Evangelos Frudakis has probably seen PAFA’s historic cast collection hundreds of times, not to mention the actual masterpieces from which the plasters were created. Still, at the age of 94, they clearly thrill him as much as when he first saw them as a PAFA student.
“These were my best friends when I was here,” Frudakis said during a recent visit to the Cast Hall. “They’re so inspiring, how can you not be moved by them?”
Frudakis started at PAFA in 1941, a student of the legendary Walker Hancock, but he was soon drafted to serve in Europe during World War II. He was injured and, he acknowledges, “didn’t have the best attitude” upon his return from the war. Yet, he returned to his studies at PAFA.
To say his student years at PAFA were stellar would be an understatement. “I won everything they had, and then some,” he says with a smile.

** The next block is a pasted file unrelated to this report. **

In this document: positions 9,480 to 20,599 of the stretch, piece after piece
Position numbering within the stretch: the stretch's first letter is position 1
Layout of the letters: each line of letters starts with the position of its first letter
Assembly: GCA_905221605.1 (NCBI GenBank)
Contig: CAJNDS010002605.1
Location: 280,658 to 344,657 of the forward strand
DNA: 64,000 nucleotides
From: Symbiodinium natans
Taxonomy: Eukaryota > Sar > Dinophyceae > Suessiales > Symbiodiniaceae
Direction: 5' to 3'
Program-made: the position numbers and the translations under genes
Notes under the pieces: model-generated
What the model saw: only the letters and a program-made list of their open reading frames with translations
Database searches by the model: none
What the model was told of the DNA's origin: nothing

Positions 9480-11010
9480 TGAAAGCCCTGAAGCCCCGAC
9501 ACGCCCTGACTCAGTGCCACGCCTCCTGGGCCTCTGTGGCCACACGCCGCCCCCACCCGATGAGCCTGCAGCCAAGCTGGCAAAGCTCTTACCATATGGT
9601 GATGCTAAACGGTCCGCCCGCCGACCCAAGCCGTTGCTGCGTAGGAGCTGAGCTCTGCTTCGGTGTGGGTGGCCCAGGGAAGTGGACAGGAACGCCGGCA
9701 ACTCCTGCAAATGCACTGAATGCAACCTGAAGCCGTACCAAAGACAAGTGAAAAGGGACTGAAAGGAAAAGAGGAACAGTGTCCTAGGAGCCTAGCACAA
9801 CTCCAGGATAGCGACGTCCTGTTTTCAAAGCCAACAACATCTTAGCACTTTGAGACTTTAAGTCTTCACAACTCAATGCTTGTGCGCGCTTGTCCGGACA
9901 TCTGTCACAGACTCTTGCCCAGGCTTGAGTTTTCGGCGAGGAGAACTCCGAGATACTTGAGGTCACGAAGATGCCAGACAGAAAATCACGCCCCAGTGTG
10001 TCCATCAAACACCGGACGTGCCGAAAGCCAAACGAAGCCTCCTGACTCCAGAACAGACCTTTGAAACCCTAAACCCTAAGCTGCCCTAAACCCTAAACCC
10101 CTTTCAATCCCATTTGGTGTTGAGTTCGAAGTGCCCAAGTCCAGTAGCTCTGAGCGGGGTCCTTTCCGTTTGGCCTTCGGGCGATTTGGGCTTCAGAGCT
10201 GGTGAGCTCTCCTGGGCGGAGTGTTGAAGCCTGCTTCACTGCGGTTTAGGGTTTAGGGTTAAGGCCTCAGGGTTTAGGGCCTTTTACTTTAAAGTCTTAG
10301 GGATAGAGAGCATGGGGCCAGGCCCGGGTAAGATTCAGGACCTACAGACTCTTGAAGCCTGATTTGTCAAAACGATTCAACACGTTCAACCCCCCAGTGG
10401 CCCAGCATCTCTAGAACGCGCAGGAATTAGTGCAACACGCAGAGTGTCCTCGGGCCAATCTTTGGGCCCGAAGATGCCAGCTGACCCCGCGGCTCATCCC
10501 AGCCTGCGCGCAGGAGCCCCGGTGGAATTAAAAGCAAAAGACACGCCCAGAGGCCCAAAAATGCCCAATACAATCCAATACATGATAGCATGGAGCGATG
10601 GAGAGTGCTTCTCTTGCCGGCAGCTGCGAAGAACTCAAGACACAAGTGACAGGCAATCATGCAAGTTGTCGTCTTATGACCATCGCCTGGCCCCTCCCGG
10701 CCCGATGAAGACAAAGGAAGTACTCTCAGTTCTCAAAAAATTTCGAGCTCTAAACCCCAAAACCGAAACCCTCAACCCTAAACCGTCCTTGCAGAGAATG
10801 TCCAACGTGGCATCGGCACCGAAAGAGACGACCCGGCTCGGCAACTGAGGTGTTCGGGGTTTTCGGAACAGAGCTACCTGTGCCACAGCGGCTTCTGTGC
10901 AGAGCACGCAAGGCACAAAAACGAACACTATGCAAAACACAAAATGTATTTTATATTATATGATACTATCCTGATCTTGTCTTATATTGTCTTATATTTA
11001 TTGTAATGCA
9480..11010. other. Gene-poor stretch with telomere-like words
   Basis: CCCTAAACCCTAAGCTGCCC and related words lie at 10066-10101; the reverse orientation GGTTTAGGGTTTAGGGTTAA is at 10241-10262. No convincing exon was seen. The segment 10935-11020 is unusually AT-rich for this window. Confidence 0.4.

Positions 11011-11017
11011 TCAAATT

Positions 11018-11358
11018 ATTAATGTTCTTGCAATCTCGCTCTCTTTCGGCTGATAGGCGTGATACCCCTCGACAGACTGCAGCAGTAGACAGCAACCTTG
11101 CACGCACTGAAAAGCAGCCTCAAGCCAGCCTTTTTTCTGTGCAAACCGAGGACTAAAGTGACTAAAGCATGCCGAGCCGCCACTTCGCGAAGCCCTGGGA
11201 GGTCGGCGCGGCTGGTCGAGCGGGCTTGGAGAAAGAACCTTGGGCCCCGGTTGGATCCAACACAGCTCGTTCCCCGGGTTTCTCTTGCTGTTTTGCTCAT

Frudakis had his own school for 17 years and recently returned to PAFA to judge the prestigious Stewardson Competition for sculpture, which he won during his student years.
“I love to teach, to see the young evolve, and then suddenly, you see the miracle.”
Success comes “to the person who works hard, has great instructors and gets an early start,” he says. “Fortunately, all of those applied in my case.”
“I always tell students, ‘You’ve got to have a philosophy, you’ve got to know what you’re going for.' They all have the talent, but do you have the passion, excitement, love?"
Frudakis said his first love is stone carving, which he still does. Currently, he is working on a commission of a head sculpted in marble. And at the age of 90, the National Sculpture Society awarded him with its prestigious Medal of Honor.
“We are poets in clay. We capture something that has its own identity,” he says. “My philosophy was poetry, it was excellence, and it was that the truth comes from nature.”
For more stories about PAFA students, alumni, exhibitions and more, visit the PAFA Perspectives blog.